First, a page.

Stem Cells for Stroke – Still a Long Way Off

The Lancet recently reported the results of stem cell therapy given six months or more after a hemiplegic stroke in eleven subjects.[1] A small degree of functional improvement was noted but in the absence of contemporaneous controls no firm cause and effect conclusion is possible – no dramatic effect here, such that such controls are not needed. An interesting question concerns the design of a proper trial – should the controls undergo a sham procedure? I am opposed to sham surgery trials involving more than minimal risk of harm for reasons spelled out elsewhere.[2] In the meantime, acute embolectomy is a highly effective treatment and the NHS needs to urgently reconfigure services to accommodate this new technology, as argued previously.[3] [4]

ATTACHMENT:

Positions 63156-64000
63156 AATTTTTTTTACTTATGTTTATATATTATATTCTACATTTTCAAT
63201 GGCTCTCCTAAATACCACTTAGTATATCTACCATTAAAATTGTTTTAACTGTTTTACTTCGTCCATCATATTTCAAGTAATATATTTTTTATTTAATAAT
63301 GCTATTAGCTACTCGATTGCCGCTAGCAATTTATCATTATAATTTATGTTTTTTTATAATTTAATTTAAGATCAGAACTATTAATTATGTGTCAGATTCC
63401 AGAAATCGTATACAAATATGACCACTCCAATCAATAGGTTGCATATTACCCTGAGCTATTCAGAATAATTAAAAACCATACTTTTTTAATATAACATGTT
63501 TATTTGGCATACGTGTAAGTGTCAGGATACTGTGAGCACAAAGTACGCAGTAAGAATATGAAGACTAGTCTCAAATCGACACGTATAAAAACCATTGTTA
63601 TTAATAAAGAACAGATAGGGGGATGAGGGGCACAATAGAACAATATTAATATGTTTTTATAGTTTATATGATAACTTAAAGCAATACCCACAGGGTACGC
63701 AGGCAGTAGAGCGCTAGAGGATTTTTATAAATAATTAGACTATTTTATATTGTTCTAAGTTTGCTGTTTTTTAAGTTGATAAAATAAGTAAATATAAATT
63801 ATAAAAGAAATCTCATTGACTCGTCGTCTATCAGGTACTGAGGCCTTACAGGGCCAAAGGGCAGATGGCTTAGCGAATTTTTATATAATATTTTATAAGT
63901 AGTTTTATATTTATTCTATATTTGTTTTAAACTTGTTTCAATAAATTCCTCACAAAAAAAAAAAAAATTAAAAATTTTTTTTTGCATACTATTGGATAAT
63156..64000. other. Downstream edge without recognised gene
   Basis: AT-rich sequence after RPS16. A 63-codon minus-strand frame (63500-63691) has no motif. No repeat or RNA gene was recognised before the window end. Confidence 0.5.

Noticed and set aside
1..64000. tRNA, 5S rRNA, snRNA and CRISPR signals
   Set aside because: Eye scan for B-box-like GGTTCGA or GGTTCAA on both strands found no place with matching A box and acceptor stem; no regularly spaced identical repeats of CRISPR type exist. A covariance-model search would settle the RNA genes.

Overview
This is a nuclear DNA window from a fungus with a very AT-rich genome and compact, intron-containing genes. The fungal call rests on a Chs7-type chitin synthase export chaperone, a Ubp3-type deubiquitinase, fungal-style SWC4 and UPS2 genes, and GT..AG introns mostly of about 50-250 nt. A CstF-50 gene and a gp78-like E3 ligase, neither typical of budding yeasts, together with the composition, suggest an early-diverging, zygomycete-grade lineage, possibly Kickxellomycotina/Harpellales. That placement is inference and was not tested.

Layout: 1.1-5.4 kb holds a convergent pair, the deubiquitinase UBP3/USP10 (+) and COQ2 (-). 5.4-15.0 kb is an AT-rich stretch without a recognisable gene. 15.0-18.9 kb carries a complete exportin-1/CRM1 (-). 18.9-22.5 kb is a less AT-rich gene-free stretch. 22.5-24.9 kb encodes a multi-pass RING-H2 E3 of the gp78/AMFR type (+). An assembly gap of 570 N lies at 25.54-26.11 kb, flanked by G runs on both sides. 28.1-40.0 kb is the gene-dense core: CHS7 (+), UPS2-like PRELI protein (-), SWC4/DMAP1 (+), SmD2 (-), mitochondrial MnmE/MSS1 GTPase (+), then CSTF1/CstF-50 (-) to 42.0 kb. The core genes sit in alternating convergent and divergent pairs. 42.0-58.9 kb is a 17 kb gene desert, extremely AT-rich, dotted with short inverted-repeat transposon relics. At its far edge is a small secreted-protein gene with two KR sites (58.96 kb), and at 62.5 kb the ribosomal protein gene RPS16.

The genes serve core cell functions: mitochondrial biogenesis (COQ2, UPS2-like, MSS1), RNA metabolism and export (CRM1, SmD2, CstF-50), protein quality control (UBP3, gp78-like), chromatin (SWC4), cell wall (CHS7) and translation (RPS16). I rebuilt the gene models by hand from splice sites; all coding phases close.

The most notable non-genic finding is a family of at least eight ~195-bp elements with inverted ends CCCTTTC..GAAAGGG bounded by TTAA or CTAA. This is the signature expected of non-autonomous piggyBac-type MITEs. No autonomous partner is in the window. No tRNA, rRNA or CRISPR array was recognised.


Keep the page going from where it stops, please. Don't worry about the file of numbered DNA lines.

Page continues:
— Richard Lilford, CLAHRC WM Director

References:

  1. Borlongan CV. Age of PISCES: stem-cell clinical trials in stroke. Lancet. 2016; 388: 736-8.
  2. Wolf BR & Buckwalter JA. Randomized Surgical Trials and “Sham” Surgery: Relevance to Modern Orthopaedics and Minimally Invasive Surgery. Iowa Orthop J. 2006; 26: 107-11.
  3. Lilford RJ. Meta-analysis of emergency embolectomy for acute thrombotic stroke. NIHR CLAHRC West Midlands News Blog. September 2, 2016.
  4. Lilford RJ. First the heart, now the brain. NIHR CLAHRC West Midlands News Blog. April 10, 2015.
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